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Preparing to Welcome a Child with Autism: A strategy Guide

56 blog avatar Preparing to Welcome a Child with Autism: A strategy Guide
Expert Name: Tamar Varnai, MA, BCBA
Expert Title: Board Certified Behavior Analyst
Company Name:  Special Learning, Inc.
Company URL: www.special-learning.com
Short Bio: Tamar Varnai, MA, BCBA is a Board Certified Behavior Analyst originally from New York.

She received her Master’s degree in Applied Behavior Analysis from Columbia University Teacher’s College and has been working with students with special needs for over 10 years, specializing in working with children on the Autism Spectrum, as well as teaching language and social skills to students of all ages. Tamar is currently practicing in Europe and providing BCBA and ABA supervision services to families in the US via Skype.

Preparing to Welcome a Child with Autism: A strategy Guide

Autism Spectrum Disorder (ASD) is a neurological disorder that affects communication, social skills, and behavior.  In the US, about 1 in 68 children are diagnosed with ASD.  With statistics like this, most teachers, doctors, caregivers, and foster families will likely provide services and homes for children with autism. Individuals with autism are at high risk of having severe anxiety, especially when they experience changes in their environment and daily routines. This guide will help prepare you for welcoming a child with ASD into your home and provide useful strategies to make the transition as smooth as possible.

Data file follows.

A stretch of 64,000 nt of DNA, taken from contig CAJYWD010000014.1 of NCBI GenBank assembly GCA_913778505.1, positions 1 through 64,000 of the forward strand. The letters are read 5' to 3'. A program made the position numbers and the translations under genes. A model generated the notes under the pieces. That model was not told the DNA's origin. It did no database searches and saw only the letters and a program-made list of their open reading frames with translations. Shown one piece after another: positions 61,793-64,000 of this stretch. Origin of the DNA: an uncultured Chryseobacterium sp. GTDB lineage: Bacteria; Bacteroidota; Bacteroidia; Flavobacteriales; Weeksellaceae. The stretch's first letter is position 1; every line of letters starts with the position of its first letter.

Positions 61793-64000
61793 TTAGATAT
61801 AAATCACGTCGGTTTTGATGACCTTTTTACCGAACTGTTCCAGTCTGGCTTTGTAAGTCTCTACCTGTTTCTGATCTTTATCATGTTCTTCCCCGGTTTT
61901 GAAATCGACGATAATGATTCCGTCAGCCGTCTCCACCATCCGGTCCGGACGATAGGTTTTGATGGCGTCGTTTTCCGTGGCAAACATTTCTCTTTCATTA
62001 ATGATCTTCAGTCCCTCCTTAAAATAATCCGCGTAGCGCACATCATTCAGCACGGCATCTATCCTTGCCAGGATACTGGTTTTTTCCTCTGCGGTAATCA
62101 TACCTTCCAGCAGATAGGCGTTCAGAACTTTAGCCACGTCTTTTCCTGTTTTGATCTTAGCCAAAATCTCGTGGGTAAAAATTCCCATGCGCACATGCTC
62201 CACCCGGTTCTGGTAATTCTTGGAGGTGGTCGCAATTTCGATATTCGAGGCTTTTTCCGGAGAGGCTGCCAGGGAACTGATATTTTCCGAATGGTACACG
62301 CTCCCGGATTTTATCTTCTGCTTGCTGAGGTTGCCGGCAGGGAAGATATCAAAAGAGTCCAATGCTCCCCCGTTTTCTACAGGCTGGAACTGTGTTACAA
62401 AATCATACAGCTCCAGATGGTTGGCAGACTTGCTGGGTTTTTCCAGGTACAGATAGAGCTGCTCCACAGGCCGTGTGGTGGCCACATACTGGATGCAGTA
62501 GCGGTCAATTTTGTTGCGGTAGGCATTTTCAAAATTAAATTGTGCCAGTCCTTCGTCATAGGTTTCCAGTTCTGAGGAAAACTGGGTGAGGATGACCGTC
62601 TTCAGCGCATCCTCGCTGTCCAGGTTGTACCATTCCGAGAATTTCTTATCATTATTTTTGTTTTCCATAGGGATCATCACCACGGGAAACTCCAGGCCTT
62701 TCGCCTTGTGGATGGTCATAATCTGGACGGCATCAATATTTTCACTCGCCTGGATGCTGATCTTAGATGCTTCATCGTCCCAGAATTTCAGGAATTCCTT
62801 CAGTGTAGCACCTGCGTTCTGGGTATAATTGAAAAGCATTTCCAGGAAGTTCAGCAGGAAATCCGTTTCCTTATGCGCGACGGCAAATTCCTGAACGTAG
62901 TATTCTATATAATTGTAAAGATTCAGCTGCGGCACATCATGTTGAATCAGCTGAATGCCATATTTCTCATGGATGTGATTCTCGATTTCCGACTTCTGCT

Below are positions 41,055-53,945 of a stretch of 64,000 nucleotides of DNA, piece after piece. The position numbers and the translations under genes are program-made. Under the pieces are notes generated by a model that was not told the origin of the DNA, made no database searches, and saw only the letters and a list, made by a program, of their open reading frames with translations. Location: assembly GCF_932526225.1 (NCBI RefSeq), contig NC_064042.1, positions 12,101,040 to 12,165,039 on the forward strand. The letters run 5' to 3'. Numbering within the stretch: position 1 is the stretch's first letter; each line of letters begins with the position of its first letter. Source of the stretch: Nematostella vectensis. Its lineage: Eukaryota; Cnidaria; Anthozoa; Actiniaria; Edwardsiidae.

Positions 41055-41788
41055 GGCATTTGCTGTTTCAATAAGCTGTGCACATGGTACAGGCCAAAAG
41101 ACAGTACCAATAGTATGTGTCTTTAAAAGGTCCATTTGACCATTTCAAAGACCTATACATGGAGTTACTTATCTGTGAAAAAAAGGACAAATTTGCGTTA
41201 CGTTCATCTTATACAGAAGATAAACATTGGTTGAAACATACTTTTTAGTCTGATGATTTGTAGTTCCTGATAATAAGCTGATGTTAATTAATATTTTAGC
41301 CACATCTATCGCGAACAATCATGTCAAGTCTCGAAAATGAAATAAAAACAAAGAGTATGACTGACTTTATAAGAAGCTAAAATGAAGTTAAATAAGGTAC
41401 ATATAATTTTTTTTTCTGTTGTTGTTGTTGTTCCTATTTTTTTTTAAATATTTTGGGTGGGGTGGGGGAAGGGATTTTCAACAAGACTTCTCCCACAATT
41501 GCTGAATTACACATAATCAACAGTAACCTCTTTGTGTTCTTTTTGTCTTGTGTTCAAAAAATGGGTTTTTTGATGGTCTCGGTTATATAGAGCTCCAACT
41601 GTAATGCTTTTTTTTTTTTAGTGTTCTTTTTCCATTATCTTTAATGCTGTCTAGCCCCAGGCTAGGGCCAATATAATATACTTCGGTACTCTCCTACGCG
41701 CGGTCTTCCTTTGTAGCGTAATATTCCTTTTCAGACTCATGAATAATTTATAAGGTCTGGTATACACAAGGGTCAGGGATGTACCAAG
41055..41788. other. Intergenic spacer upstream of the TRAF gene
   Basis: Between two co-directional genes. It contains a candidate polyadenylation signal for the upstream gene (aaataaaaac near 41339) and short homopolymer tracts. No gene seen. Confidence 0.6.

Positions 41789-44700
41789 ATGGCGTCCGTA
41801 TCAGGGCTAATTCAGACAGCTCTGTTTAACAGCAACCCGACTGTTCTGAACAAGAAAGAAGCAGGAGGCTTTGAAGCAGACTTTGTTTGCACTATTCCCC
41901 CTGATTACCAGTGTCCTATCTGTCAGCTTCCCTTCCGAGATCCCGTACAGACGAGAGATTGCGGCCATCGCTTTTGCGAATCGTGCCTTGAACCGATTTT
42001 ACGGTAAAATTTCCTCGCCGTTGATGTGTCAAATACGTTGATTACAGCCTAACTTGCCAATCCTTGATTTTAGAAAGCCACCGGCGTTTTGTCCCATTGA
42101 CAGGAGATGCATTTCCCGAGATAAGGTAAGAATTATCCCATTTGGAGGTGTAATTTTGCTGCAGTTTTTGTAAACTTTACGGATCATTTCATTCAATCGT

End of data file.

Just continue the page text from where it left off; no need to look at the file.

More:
Applied Behavior Analysi(ABA) is a scientific approach to understanding behavior and how it is affected by the environment.  At this time, ABA therapy is the only research-based methodology proven effective for children with Autism and is endorsed by the U.S. Surgeon General.  ABA can be used effectively for all individuals and in any setting, whether one-on-one or in a group setting.  ABA focuses on first building a positive association between the individual with autism and the caregiver and their environment.  Main components of ABA therapy include building routines and consistency into daily life, using assistive communication methods, consistent consequential strategies and reinforcement, and modifying the environment for the benefit of the individual with autism.  ABA intervention as a program should only be conducted by individuals with an ABA certificate or RBT training, under the supervision of a BCBA. However, many parents find that using the principles of Applied Behavior Analysis can help build compliance and decrease anxiety in their children.